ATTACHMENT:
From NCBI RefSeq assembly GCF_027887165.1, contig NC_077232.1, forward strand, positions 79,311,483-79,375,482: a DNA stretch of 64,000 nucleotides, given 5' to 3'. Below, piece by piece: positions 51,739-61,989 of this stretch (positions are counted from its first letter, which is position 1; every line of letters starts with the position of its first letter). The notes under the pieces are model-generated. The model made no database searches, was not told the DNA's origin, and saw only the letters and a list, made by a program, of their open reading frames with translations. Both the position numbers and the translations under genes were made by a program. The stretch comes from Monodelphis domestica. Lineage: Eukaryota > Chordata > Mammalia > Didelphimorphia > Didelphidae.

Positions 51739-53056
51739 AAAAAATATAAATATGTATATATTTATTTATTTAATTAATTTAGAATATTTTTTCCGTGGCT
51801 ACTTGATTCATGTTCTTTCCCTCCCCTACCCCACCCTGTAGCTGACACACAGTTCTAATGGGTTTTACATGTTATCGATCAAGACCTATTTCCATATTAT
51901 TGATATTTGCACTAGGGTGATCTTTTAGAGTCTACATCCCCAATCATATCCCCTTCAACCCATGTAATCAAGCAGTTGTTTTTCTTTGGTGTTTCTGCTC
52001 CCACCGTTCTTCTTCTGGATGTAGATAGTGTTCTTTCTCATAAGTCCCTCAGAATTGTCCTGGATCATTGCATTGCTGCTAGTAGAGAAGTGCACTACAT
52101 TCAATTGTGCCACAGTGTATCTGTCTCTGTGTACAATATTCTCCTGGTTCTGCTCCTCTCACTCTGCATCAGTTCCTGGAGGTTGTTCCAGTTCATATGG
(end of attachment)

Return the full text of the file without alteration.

From NCBI RefSeq assembly GCF_027887165.1, contig NC_077232.1, forward strand, positions 79,311,483-79,375,482: a DNA stretch of 64,000 nucleotides, given 5' to 3'. Below, piece by piece: positions 51,739-61,989 of this stretch (positions are counted from its first letter, which is position 1; every line of letters starts with the position of its first letter). The notes under the pieces are model-generated. The model made no database searches, was not told the DNA's origin, and saw only the letters and a list, made by a program, of their open reading frames with translations. Both the position numbers and the translations under genes were made by a program. The stretch comes from Monodelphis domestica. Lineage: Eukaryota > Chordata > Mammalia > Didelphimorphia > Didelphidae.

Positions 51739-53056
51739 AAAAAATATAAATATGTATATATTTATTTATTTAATTAATTTAGAATATTTTTTCCGTGGCT
51801 ACTTGATTCATGTTCTTTCCCTCCCCTACCCCACCCTGTAGCTGACACACAGTTCTAATGGGTTTTACATGTTATCGATCAAGACCTATTTCCATATTAT
51901 TGATATTTGCACTAGGGTGATCTTTTAGAGTCTACATCCCCAATCATATCCCCTTCAACCCATGTAATCAAGCAGTTGTTTTTCTTTGGTGTTTCTGCTC
52001 CCACCGTTCTTCTTCTGGATGTAGATAGTGTTCTTTCTCATAAGTCCCTCAGAATTGTCCTGGATCATTGCATTGCTGCTAGTAGAGAAGTGCACTACAT
52101 TCAATTGTGCCACAGTGTATCTGTCTCTGTGTACAATATTCTCCTGGTTCTGCTCCTCTCACTCTGCATCAGTTCCTGGAGGTTGTTCCAGTTCATATGG